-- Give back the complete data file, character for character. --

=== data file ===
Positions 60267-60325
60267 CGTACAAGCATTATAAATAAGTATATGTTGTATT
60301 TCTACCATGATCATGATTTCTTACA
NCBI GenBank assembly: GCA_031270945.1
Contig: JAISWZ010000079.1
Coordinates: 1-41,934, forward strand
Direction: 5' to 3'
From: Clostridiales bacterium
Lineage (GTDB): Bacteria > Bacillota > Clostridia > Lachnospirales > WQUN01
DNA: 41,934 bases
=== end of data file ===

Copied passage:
Positions 60267-60325
60267 CGTACAAGCATTATAAATAAGTATATGTTGTATT
60301 TCTACCATGATCATGATTTCTTACA
NCBI GenBank assembly: GCA_031270945.1
Contig: JAISWZ010000079.1
Coordinates: 1-41,934, forward strand
Direction: 5' to 3'
From: Clostridiales bacterium
Lineage (GTDB): Bacteria > Bacillota > Clostridia > Lachnospirales > WQUN01
DNA: 41,934 bases